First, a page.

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Penta wants SIS document disregarded

A THOROUGHGOING investigation of claims of high-level political corruption is one of the main demands of the street rallies unleashed by the Gorilla file, named after an operation conducted by the country’s main spy agency, the SIS, between 2005 and 2006. An official investigation into the file has been underway since January: it has now gone international after the Slovak Police sought the assistance of authorities abroad to check on international financial transactions, Slovak Interior Minister Daniel Lipšic said, as quoted by the SITA newswire. He did not give any further details.

Daniel Lipšic(Source: SME)

A THOROUGHGOING investigation of claims of high-level political corruption is one of the main demands of the street rallies unleashed by the Gorilla file, named after an operation conducted by the country’s main spy agency, the SIS, between 2005 and 2006. An official investigation into the file has been underway since January: it has now gone international after the Slovak Police sought the assistance of authorities abroad to check on international financial transactions, Slovak Interior Minister Daniel Lipšic said, as quoted by the SITA newswire. He did not give any further details.

The parliamentary committee that oversees the operation of the SIS said on February 8 that the spy agency had been proceeding in line with the law since 2005, when the Gorilla operation started, until the present. Nothing now stands in the way of the police investigating the case, said committee head and former interior minister Robert Kaliňák.

However, lawyers acting for Jaroslav Haščák, the co-owner of the Penta financial group, whose name features heavily in the Gorilla file in association with conversations he is alleged to have had with senior officials and politicians from the ruling coalition and the opposition in 2005 and 2006, have requested that the Office of Special Prosecutor disregard a document that Prime Minister Iveta Radičová handed to investigators from the archives of the Government Office, according to the Sme daily. The document is of key importance, according to Lipšic, as it proves that the spy agency did actually carry out the Gorilla operation.

Haščák’s lawyer, Martin Škubla, told Sme that the document was obtained and handed over in a manner that was at odds with the law. Radičová, however, rejected this claim and through her press department said that the whole proceeding had been overseen by several lawyers and that the act of handing over the file took place strictly in line with the valid laws, SITA reported.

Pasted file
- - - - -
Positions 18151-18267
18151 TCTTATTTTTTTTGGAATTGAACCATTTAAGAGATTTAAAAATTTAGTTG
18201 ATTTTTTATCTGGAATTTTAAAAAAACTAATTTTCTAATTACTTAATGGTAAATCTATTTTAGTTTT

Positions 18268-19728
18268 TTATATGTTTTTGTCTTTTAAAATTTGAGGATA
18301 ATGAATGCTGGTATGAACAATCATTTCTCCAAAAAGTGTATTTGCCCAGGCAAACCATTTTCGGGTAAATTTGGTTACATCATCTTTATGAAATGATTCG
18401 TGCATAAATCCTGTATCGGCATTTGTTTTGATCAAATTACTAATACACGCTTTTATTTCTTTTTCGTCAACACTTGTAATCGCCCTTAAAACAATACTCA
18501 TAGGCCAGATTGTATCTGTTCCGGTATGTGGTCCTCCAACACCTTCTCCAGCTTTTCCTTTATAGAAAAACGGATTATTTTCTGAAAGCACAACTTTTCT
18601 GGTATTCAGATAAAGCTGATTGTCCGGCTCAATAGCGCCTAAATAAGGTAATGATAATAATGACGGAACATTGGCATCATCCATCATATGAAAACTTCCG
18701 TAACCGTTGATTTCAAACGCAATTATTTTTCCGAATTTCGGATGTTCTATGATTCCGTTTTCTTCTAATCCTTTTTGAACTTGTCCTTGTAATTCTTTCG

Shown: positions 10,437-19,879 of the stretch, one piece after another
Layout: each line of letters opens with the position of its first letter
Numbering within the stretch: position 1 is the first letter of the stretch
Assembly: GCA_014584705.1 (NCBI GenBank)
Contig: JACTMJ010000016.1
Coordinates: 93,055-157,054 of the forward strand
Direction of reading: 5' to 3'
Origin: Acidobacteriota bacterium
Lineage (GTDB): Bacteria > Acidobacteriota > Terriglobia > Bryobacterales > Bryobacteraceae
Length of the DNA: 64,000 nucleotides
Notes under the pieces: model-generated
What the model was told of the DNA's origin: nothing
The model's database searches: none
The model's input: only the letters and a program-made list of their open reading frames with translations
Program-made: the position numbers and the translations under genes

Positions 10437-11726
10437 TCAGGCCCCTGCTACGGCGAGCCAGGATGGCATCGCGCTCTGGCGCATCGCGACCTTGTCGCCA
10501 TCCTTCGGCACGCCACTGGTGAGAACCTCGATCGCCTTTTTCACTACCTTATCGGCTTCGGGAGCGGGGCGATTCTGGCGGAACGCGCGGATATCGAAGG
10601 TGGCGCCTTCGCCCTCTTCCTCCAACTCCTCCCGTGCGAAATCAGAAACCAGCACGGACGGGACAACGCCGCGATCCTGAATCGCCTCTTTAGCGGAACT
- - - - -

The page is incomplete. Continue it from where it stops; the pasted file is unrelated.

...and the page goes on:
The SIS delivered information about the Gorilla operation in 2006 to then prime minister Mikuláš Dzurinda. Haščák’s lawyers claim that he did not need the document to fulfil his duties as prime minister and that it should therefore have been returned to the SIS as stipulated by a regulation of the National Security Office.

“Based on publicly available information, we are convinced that the Gorilla operation, if really carried out, was done in gross violation of the law and was, therefore, illegal,” read a statement released by Škubla & Partners law office and quoted by the TASR newswire.

Meanwhile, the leader of the opposition Smer party, Robert Fico, lashed out at Lipšic for what he called unprofessional communication about the Gorilla investigation, suggesting that the Christian Democratic Party (KDH) member was trying to use the situation to boost his own popularity.

Lipšic himself became the target of yet another alleged document released anonymously on the internet. It suggested that the current interior minister once cooperated with Slovakia’s military counter-intelligence service under the codename Greenhorn, SITA reported. The document also implies that Lipšic had contacts with a former agent of the Israeli intelligence agency Mossad.

Lipšic immediately responded that the document was a fraud and that he believed it was an attempt by former SIS agents to discredit him. He added that its publication was an attempt to divert attention from the investigation into the Gorilla file.

“I had expected a more sophisticated attack, not such a primitive one,” Lipšic said, adding that those who made the attempt had got some basic facts wrong. “It is weak even for a first attempt,” he commented.

Lipšic said the case might also be linked to a decision he made concerning Privatbanka, which is owned by Penta. According to Lipšic, suspicions of money laundering were raised in 2009 and 2010, when 248 unorthodox business transactions involving a total of €16.5 million were performed by the bank. The bank did not report these to police despite being legally obliged to do so, TASR reported.
“These were really unusual deposits in high figures from a rather strange set of people, associated with financial groups and the mafia,” said Lipšic.

In a statement, Privatbanka responded by saying that the financial police had carried out a routine check at the bank and, out of the 248 transactions checked, had raised objections in only five cases. Of these only one was determined to be an unusual transaction, the bank said, adding that the results of the police check did not imply that money laundering was involved.

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